He does it again with Sicario, which strongly emphasizes Kate’s point of view in a male-dominated world. So it’s somewhat shocking (from an artistic perspective, if not a business one) to learn that backers who initially looked at the film wanted Kate replaced with a male protagonist. To make the lead character a man would completely change the story. It would be to lose Kate’s inherent vulnerability, the eyes through which we see the story—those of an outsider.
Fortunately, with Villeneuve involved, there was no need. According to Sam, “Denis brought a lot of attention and sensitivity” to Kate, something Sam himself appreciated.
“I love the fact that the protagonist is a woman,” says Sam. “She’s in a position that would be tough for anyone, but it’s particularly tough for Kate because she’s a woman on a (dangerous, questionable) mission led by men, and she has strong ideals. So her point of view was certainly something we were very acutely aware of in our approach. As (the team goes) into Mexico, we’re very aligned with Kate.”
Adopting an outsider’s perspective was a key factor for Sicario, given that the crew couldn’t film in Juarez, where many key scenes were set. We see it only from a distance, which is fitting given that our impressions of the city are framed by someone who doesn’t truly understand what she’s being drawn into. “You only get to know a hint of what’s really going on there, and that’s as far as we could take it,” says Sam.
Shooting in Mexico, if not Juarez itself, was important to the filmmakers because they very much wanted to create an authentic depiction of the area. “We looked a lot at what is really going on,” says Sam. “And while there’s artistic licence, (the film) comes from a place of being very grounded in reality.”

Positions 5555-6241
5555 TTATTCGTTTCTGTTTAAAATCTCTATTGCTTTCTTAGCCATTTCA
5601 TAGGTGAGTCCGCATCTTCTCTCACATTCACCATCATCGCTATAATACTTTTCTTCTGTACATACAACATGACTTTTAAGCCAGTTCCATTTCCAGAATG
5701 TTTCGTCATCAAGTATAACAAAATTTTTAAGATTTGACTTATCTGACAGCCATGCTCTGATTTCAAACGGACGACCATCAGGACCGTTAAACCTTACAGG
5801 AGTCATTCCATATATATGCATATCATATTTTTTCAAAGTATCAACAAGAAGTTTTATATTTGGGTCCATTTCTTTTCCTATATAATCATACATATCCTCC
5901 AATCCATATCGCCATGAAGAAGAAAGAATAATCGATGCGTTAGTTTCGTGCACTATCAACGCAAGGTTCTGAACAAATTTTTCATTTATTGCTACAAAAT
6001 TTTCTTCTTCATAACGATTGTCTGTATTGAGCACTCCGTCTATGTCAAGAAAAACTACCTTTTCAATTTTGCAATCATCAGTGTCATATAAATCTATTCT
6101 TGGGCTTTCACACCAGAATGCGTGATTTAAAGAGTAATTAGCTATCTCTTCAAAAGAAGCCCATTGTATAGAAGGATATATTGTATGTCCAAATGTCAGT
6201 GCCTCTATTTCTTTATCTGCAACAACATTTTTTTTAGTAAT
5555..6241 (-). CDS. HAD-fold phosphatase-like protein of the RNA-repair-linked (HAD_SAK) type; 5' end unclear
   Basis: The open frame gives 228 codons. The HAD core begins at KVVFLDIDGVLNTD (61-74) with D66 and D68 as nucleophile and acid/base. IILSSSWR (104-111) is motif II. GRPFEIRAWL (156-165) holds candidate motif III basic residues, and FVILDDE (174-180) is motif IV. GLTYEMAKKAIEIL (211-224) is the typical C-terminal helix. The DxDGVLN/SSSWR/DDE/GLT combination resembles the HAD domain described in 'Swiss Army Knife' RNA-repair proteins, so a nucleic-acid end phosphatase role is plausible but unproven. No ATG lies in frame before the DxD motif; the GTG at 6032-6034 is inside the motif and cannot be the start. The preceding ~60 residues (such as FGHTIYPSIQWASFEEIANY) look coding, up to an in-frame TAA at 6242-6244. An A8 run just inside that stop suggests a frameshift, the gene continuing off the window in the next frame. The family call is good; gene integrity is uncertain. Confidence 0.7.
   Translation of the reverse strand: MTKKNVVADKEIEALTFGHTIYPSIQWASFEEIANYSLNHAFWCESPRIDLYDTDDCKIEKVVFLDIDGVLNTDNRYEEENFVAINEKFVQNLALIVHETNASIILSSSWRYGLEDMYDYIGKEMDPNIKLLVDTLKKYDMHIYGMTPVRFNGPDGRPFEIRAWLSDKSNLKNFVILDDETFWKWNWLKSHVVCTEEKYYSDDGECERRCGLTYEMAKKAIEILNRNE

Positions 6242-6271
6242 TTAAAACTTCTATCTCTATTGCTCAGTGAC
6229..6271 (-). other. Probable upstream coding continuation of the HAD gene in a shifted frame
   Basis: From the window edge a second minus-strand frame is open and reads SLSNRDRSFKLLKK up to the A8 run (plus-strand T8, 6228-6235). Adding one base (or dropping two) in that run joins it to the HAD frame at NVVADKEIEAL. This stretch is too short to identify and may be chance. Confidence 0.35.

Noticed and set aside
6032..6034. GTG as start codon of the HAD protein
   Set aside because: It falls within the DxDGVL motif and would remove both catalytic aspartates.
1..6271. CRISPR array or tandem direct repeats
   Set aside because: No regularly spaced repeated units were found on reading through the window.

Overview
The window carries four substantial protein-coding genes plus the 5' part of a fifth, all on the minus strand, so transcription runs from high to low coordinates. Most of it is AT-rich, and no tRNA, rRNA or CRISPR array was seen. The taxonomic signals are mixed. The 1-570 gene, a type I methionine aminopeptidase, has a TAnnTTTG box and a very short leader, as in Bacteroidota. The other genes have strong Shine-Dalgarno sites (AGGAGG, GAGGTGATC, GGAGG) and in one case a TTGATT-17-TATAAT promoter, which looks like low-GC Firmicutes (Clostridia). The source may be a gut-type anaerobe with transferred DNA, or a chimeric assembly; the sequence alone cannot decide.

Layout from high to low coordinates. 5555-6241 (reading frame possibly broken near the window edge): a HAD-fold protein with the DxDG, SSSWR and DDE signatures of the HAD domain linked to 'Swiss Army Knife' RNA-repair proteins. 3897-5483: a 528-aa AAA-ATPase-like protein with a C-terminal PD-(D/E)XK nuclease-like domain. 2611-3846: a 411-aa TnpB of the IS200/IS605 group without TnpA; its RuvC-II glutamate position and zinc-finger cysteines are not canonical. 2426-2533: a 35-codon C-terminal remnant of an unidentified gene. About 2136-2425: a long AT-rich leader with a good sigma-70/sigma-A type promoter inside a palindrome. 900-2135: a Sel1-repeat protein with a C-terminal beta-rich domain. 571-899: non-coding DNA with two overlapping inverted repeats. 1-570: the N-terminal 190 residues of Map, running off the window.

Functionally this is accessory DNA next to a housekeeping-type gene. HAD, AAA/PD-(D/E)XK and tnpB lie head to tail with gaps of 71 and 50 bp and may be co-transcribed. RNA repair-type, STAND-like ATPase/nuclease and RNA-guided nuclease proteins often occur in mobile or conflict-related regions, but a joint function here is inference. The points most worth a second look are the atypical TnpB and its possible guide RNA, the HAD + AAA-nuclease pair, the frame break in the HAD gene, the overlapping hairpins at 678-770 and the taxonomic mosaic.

Still, Sam stresses that Sicario isn’t intended as “an advisory of any kind about Juarez. It’s more of a meditation about conflict (in general).”
The subject matter isn’t surprising when you consider the source; Villeneuve has become known for his penchant for exploring the darker side of humanity. But that doesn’t mean the director himself is mired in gloom.
“I read somewhere that people (assume) he must be a very dark and depressed person,” says Sam. “It’s not true; it’s actually quite hilarious and tremendously enjoyable to work with him.
“The purpose of storyboarding is just to get everyone on the same page, and that page is Denis’ vision—his dream of the film. My job is to help unlock the dream and get some of that on paper. So it’s always kind of a first blush, and I know that when Denis and I can look at each other and think, ‘This is exciting,’ I know that it will be.”
I’m still catching my breath.
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Thank you, Sam, for sharing your time and thoughts with me. Here’s a shot of us and the Sight Lines cast and crew, on set in 2002 (Sam’s left of the camera; I’m to its right, in jeans):
Keep an eye out for the next two collaborations from Sam and Villeneuve, two of Canada’s greatest film talents—Story of Your Life, set to release in early 2016, and the Blade Runner sequel, scheduled to start shooting in summer 2016.
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From Tori Amos’ “Juarez”:
Dropped off the edge again down in Juarez |“Don’t even bat an eye | if the eagle cries,” the Rasta man says, just cause the desert likes | young girls flesh and | no angel came.